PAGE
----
September has come and gone, and this is the rest of what I read in
September. Boom. Go team. I went to a weird place.
So I tried to read some banned books for banned books week, and this is
one of those. I always wanted to read it anyway, but you know. Anyways. The
novel is about Celie and Nettie, two young black women in Georgia in the 30s.
The novel starts with Celie and Nettie being quite young. When she’s about
twenty Celie is given away by her father to a man, to marry. Nettie soon runs
away and stays with Celie for a while, before becoming a missionary. They communicate
through letters, and the story is told in the letters. Celie writes to God, and
Nettie writes to Celie. Celie then eventually starts writing to Nettie instead
of God. It tells the story of Celie’s unhappy marriage, her abusive husband,
and her relationship with her husband’s lover, a blues singer named Shug Avery.
Nettie works as a missionary in Africa, and we see the awesomeness that is
colonialism and the gouging of Africa. It’s really compelling and beautiful and
it was amazing. It’s also really blunt, which I wasn’t expecting. The
descriptions of sex between Shug and Celie were very frank and straightforward,
which was quite surprising. It was so good, and so beautiful, and so
Allen Ginsberg was one of the beat poets in San
Francisco, and he was a huge part of the beat generation, and the movement that
followed. He was gay and spent a lot of his time fighting for gay rights and
against sexual repression. The poem Howl is about his different relationships
with men. He was arrested over the poem and there was a trial. So it’s quite a
poem. Kaddish is a poem where he tries to mourn his mother, and the
estrangement of his born religion, Judaism. They’re so beautiful and amazing,
and I really loved it.
Oh they’re so good. He’s so good. Of Mice and Men is a
very short novel by John Steinbeck. It’s about George and Lennie. They’re sort
of drifters and go around working from farm to farm. George sort of looks after
Lennie, who is big and strong, but simple-minded. He’s sweet, but tends to get
into trouble. They keep talking about this plan they have to get a farm
together and to live there with rabbits and stuff. They start working on a farm
in Salinas. There they meet a bunch of different men, and one woman and
eventually something really bad happens. It’s so beautiful and it’s so
heartbreakingly sad and so far John Steinbeck is still a hit.
This is a classic dystopian novel. It’s about London
at some point in the 50s. Pretty much everyone in the world looked at a meteor
shower and are now struck blind. They’re sort of ambling around and have no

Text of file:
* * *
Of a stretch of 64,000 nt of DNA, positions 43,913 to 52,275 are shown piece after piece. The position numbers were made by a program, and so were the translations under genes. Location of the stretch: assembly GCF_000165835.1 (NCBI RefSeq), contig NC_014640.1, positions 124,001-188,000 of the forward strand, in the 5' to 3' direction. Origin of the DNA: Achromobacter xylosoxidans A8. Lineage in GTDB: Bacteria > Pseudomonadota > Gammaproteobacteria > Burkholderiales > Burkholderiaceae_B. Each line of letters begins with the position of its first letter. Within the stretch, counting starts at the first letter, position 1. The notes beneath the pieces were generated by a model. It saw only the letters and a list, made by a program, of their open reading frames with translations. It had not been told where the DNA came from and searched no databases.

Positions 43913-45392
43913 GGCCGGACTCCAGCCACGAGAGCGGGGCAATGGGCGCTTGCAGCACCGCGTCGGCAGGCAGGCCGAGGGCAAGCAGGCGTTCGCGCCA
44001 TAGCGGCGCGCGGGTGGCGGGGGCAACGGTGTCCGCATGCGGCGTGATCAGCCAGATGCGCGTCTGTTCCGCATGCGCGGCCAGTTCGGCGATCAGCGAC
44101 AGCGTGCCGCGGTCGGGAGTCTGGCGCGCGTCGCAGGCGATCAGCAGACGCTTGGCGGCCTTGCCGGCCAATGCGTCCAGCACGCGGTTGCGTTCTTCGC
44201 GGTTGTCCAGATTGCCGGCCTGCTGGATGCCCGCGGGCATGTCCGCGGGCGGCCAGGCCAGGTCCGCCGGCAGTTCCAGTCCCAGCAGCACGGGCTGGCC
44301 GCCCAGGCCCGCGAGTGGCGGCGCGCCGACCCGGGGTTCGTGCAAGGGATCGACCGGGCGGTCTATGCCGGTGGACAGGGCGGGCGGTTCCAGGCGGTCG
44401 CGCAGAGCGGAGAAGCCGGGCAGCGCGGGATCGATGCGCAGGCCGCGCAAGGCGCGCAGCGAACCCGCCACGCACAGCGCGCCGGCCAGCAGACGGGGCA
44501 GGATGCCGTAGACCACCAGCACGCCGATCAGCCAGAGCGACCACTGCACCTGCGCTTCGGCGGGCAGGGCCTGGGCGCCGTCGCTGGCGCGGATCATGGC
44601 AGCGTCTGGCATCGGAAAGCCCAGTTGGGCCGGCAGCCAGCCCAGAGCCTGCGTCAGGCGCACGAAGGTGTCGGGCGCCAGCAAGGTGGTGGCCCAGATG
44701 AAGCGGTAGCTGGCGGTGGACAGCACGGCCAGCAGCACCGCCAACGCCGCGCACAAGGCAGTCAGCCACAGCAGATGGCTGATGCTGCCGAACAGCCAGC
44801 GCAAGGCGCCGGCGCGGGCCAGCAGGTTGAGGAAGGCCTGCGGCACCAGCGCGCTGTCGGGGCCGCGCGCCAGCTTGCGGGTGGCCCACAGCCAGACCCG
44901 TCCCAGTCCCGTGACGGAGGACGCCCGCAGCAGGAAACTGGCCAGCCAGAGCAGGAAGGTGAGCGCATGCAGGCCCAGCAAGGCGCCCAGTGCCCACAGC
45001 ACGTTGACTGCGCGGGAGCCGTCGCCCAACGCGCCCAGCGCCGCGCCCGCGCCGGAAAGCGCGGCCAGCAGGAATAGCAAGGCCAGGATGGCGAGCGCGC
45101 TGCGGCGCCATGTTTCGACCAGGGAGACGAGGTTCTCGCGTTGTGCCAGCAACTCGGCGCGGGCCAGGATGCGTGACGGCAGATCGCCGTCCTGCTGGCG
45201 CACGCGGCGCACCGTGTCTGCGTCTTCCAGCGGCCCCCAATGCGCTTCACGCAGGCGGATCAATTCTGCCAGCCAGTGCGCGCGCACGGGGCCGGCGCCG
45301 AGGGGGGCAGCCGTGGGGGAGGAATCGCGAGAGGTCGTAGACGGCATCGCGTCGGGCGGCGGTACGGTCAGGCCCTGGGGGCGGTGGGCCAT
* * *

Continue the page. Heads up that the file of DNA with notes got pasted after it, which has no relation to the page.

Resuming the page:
idea how to survive. Some people can still see, like the main character, Bill
Masen. At the same time there are these huge, poisonous, walking plants who now
suddenly have the advantage since they were used to being blind. Bill and the
other still seeing people have to decide who to save and whether they should
save everyone. It was gorgeous, and awesome, and creepy, and oh my GOD it’s so
This is also a sort of classic dystopian novel. It’s
about a society where kids are allowed to run riot. The main character is Alex,
and he’s 15 and spends most of his time running around with his buddies,
robbing places, beating the crap out of people and raping women. So he’s great.
He goes to jail after he accidentally kills an old woman. In jail he volunteers
for a rehab program where he is effectively stripped of his free will. He is
conditioned to feel sick when he sees violence or wants to be violent. It’s
really horrible to read, because it’s told from his perspective, so when he is
violent we get the perspective of this man who really relishes in his
destruction and violence. When he’s gone through the rehab we get the
perspective of someone who is really struggling because he wants to be violent,
but can’t. It’s really cool, and gross, and he’s written it in his own invented
language, nadsat, which took some time getting into, but it flowed when I got
I was in a mood, I wanted to read Harry Potter, and
also when I was home this summer I got all the audiobooks, which we had at home.
So I listened to the first one. It’s as good as it always was. It’s funny, and
it’s weird, and it’s Harry Potter. And I wish I’d counted how many times I read
the books, because I have no clue.